Members of about 200 families of militants, security personnel and other victims of violence in Kashmir came together at the Art of Living Foundation on Bengaluru outskirts Friday for Paigam-e-Mohabbat — an initiative by Sri Sri Ravishankar to mediate peace. Last year, Ravishankar had planned to talk to stakeholders in the Kashmir problem, including separatists, but the efforts were halted after violence escalated in Kashmir. In August last year, Muzaffar Wani, father of slain militant Burhan Wani, visited the Art of Living ashram and discussed several issues with Ravishankar .
The event comes at a time when the Centre special representative Dineshwar Sharma is in Jammu and Kashmir to hold talks.
Ravishankar said his initiative was “completely independent’’ of the government. “These efforts have been on for a long time, but they have now reached a critical stage and I see it assuming a bigger shape now,’’ he said. “There is a lot to be done. There is nothing to be gained from blaming each other.’’
He said a mediator for peace in Kashmir must not refuse to talk to anyone, even separatists.
Following the meeting, members of the violence-hit families expressed hope that Ravishankar would be able to fill gaps in the government’s mediation efforts.
“If he comes forward, people will talk to him because he has worked for long in Kashmir. Hurriyat has refused to talk to the government representative. If Gurudev (Ravishankar) steps forward, even (Hurriyat chairman) S A Geelani will talk to him,’’ said former militant Farook Ahmed Dar.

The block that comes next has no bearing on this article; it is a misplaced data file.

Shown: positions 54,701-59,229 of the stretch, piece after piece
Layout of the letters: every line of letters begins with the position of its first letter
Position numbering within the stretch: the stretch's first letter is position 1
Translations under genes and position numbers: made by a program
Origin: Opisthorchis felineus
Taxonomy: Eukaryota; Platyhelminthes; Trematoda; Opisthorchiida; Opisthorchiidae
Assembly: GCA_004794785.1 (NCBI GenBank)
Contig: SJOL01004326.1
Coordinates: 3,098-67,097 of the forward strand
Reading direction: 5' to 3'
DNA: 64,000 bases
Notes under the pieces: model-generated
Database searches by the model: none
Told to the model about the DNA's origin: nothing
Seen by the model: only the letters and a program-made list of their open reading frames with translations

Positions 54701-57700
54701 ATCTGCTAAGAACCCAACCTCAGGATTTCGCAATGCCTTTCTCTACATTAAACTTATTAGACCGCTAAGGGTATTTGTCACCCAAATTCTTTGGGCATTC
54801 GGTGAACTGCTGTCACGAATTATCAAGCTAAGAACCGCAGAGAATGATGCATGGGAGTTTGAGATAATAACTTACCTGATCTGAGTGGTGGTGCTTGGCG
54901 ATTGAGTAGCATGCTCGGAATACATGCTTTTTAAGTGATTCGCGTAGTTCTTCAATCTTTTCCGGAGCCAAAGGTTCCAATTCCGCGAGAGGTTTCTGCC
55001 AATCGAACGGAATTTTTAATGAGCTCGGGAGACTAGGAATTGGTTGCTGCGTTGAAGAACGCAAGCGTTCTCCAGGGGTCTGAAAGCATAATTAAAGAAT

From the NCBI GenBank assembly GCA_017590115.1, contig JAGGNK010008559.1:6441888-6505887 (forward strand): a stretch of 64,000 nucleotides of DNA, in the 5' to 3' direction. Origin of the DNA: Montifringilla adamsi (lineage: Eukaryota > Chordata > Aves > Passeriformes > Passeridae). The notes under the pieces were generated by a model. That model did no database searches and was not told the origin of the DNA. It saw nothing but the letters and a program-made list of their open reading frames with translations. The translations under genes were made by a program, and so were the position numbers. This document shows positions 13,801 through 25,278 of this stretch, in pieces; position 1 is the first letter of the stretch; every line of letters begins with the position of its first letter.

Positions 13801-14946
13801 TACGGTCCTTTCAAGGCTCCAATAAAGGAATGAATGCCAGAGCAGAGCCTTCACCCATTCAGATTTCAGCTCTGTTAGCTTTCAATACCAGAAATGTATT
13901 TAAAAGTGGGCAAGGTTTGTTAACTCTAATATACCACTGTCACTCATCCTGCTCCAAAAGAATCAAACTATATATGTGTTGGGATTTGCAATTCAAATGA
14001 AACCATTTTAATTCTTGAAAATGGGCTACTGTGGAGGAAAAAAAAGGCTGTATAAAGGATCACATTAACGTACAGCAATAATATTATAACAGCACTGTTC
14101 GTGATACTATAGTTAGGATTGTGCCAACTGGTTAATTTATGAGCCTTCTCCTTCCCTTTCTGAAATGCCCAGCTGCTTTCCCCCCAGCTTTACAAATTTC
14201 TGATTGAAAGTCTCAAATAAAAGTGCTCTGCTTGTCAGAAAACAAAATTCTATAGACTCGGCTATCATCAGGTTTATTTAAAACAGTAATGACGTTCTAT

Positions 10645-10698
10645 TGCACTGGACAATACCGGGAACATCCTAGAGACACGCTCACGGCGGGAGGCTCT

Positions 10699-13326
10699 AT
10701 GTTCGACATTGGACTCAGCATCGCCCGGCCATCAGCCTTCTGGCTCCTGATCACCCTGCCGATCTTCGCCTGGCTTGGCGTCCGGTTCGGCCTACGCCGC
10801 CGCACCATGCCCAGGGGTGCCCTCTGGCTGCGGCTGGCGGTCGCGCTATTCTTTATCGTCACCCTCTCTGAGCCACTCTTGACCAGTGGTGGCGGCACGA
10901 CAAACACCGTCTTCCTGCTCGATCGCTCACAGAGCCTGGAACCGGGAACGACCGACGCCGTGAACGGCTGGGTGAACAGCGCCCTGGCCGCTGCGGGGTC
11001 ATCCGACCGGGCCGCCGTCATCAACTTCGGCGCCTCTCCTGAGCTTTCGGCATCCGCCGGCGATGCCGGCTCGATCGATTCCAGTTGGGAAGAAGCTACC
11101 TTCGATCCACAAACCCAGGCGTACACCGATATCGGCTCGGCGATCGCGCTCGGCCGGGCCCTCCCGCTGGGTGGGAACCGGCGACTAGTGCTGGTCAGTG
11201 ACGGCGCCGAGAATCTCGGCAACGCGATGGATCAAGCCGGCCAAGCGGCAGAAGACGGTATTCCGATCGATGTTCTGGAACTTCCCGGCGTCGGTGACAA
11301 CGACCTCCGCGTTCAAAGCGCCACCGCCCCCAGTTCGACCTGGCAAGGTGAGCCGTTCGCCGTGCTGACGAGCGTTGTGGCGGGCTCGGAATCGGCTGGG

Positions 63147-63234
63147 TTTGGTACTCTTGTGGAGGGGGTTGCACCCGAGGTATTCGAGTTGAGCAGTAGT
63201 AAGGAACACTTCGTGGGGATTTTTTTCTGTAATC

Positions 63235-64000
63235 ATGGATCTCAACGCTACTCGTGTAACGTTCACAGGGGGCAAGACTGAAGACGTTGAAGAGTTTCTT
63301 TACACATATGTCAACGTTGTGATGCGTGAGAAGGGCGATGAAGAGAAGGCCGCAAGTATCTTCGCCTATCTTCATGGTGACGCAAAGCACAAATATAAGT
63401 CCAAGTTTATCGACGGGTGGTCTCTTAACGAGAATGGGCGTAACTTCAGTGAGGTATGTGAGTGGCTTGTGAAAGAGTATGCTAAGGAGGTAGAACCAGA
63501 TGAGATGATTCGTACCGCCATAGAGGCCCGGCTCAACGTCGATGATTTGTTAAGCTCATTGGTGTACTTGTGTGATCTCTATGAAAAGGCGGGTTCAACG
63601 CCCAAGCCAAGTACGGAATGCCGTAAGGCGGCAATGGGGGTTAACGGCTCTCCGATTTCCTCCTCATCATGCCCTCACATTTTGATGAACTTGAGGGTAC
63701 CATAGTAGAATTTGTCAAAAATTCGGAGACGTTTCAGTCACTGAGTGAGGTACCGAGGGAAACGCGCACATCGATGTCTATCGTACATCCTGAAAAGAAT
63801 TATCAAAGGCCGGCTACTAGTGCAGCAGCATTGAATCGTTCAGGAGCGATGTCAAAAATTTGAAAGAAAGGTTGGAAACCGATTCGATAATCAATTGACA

“We decided to come to Bengaluru because we know Gurudev has studied Kashmir. Government representatives like Dineshwar Sharma meet a special set of people, not ordinary people like us,’’ said Munir Chaudhry, whose relative was killed in the violence.
“I am not a political person, but I hope Gurudev’s efforts will end the cycle of violence and begin the process of forgiveness,’’ said Priya Sankalp, widow of Lt Col Sankalp Kumar, who died battling militants in Kashmir in 2014.
Neha Tripathi, widow of CRPF officer Pramod Kumar, who died on duty in the Valley last year, said, “When I came here, I did not know that I would be sharing a platform with people from Kashmir. Later, I understood that it was part of Gurudev’s efforts for peace.’’
Some were, however, skeptical. “Gurudev told us he is willing to do anything for us, but what can he do? Can he give us money, jobs, livelihood,” asked 26-year-old Arshed L, who lost his elder brother to violence over a decade ago. “People will not open up here out of fear of who is watching. Nobody will speak their mind.’’